California Governor Gavin Newsom appears to have survived a rare state-wide vote to remove him with a clear majority, US media report.
Republicans launched the election campaign in response to his handling of the pandemic.
The Democrat, who is in the third year of his four-year term, faced a field of 46 candidates and was expected to win easily.
President Joe Biden and Vice President Kamala Harris both campaigned alongside Mr. Newsom ahead of the election.
CBS, the BBC’s US partner, predicts that the governor will win, with roughly two-thirds of voters supporting him and more than 60% of the vote counted.
“I’m humbled and grateful to the millions and millions of Californians who exercised their fundamental right to vote,” Newsom said during his victory speech in Sacramento.
The outcome has been closely watched as a predictor of national elections in 2022.
Mr. Newsom’s main opponent, conservative radio host Larry Elder, claimed that the election was rigged even before the polls opened.
On the eve of the recall election, Mr. Biden appeared at a rally alongside Mr. Newsom, a former San Francisco mayor, to tell voters that their vote would “reverberate around the world.”
The campaign to unseat Mr. Newsom has been fueled by increasingly partisan politics, but gained traction after he was photographed dining at a posh restaurant while urging Californians to stay home to avoid spreading disease. Covid-19.
He apologised for his “bad mistake,” but some voters saw his actions as hypocritical.
Nearly 1.5 million signatures were gathered by petition (equivalent to 12% of the 2018 vote), clearing the way for an election to determine whether Californians wanted Mr. Newsom to stay in office or replace him.
Mr. Newsom faced a motley crew of conservative challengers, including reality TV star Caitlyn Jenner, who disappeared from the campaign trail to film Celebrity Big Brother in Australia.
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Republican John Cox attracted attention for travelling with a live Kodiak brown bear as part of his “unleash the beast” campaign, casting himself as the “beast” to Mr. Newsom’s “beauty.”
California has the largest state population in the United States, 22 million registered voters, and the world’s fifth largest economy.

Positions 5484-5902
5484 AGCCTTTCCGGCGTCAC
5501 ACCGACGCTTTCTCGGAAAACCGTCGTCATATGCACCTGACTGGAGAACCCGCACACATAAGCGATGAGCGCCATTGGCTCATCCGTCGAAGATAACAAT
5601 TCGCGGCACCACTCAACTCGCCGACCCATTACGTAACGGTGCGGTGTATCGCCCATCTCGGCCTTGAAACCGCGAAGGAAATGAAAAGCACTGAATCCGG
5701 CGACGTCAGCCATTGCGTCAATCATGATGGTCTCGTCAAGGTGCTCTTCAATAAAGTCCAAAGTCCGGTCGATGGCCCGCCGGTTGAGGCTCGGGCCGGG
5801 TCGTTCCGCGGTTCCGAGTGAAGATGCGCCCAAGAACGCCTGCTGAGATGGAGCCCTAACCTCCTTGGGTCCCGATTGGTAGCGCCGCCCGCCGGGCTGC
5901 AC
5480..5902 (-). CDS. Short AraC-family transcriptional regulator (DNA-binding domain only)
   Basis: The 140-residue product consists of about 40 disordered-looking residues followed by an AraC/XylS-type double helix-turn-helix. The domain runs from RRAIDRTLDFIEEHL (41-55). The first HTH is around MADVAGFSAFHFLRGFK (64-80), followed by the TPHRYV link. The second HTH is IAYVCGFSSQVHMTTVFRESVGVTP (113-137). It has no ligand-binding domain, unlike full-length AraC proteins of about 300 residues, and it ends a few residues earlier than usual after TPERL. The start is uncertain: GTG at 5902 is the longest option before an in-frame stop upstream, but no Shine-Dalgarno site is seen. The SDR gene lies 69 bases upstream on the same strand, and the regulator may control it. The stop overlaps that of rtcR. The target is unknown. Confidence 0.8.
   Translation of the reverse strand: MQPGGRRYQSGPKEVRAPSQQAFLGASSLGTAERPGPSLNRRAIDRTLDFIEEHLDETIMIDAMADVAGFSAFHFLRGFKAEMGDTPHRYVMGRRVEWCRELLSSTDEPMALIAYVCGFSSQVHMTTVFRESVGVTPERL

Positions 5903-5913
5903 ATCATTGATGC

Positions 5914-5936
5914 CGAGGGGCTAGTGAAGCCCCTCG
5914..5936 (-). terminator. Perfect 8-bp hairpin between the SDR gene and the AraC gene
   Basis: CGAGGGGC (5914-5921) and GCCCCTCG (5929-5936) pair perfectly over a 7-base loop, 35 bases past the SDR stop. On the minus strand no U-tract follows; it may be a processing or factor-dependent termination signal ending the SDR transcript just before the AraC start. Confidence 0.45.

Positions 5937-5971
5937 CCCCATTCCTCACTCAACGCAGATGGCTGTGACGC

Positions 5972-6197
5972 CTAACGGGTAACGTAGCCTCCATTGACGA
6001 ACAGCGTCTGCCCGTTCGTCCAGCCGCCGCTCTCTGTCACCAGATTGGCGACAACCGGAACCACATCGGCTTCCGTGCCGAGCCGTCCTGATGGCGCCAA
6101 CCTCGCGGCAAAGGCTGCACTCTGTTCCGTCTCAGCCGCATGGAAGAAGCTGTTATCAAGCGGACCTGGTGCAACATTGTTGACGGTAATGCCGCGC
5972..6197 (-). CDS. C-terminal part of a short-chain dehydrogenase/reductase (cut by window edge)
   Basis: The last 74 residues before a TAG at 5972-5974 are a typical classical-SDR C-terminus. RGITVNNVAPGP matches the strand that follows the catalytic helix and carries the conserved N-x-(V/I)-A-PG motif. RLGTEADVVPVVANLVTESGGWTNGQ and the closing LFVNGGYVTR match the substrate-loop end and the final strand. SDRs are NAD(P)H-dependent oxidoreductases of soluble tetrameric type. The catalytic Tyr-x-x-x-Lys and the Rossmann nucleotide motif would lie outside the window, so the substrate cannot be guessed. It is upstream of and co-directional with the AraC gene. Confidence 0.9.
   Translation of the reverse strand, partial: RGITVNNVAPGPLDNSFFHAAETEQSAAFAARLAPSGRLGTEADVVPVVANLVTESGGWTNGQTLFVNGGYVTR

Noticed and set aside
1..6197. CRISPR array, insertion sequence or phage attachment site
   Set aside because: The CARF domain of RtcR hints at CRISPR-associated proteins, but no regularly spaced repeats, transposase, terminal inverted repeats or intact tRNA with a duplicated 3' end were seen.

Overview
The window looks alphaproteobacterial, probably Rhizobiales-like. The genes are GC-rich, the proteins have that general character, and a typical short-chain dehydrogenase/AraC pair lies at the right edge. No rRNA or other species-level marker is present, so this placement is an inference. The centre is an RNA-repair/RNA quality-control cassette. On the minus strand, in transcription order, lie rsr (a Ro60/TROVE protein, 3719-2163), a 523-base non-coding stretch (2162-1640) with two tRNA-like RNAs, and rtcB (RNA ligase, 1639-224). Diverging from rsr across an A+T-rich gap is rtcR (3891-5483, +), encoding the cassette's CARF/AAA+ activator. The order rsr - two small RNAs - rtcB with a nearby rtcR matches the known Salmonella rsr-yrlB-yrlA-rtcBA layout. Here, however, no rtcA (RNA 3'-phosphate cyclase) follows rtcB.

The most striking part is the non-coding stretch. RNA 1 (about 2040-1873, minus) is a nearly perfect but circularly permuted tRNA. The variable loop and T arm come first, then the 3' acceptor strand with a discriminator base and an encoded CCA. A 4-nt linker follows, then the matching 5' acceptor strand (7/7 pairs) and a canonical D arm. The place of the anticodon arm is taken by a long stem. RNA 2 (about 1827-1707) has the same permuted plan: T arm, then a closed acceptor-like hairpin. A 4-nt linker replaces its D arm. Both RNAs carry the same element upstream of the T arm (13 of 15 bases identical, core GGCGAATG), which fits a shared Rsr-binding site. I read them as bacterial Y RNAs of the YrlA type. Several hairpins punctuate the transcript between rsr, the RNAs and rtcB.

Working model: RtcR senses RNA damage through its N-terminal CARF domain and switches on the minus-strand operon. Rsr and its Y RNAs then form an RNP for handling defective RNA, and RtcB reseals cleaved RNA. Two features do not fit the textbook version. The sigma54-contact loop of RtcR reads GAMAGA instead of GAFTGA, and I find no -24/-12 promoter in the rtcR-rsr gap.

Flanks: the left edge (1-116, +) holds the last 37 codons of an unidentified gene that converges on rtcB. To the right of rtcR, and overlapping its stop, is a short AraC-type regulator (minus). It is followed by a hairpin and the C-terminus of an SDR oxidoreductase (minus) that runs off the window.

In national elections, the Golden State has been firmly Democratic, but the state does have large Republican regions. Six million people voted for Donald Trump in 2020, giving Mr. Biden a 29-point victory in the state.
Since the 1960s, there have been consistent efforts to remove California governors through the recall process, though many do not qualify for a vote.
When California last held a gubernatorial recall election in 2003, voters ousted an unpopular Democratic governor and replaced him with Republican bodybuilding actor Arnold Schwarzenegger.
Fellow Ronald Reagan, a Hollywood actor, began his political career as a Republican governor of California before becoming President of the United States for eight years, from 1981 to 1989.
Embattled governor heaves sigh of relief
Sophie Long, BBC News, Los Angeles
As polls closed across California, the Golden State’s governor was probably breathing a little easier than he would have a couple of months ago. At the start of August, polls suggested that this could be an unexpectedly close race.
And it wasn’t just Gavin Newsom who was perspiring in the sweltering summer heat of California.
If he loses this recall election, it will not only end his political career; it will also result in a hand-break turn for California’s political trajectory, with a new Republican Governor elected by a tiny proportion of the state’s 22 million voters. And this could have far-reaching consequences on a national scale.
Diane Feinstein, California’s senior senator, is 88 years old. If she were unable to complete her term after a new Republican Governor was inaugurated, they would appoint her replacement, effectively eliminating the Democrats’ voting majority of one in the Senate.
What began as a grassroots recall campaign quickly turned into a referendum on the Democrats’ handling of the coronavirus. Strategists on both sides will now be looking for clues about how their respective national pandemic policies are playing out in marginal congressional districts.
This is, in a sense, a warm-up run for next year’s mid-term marathon.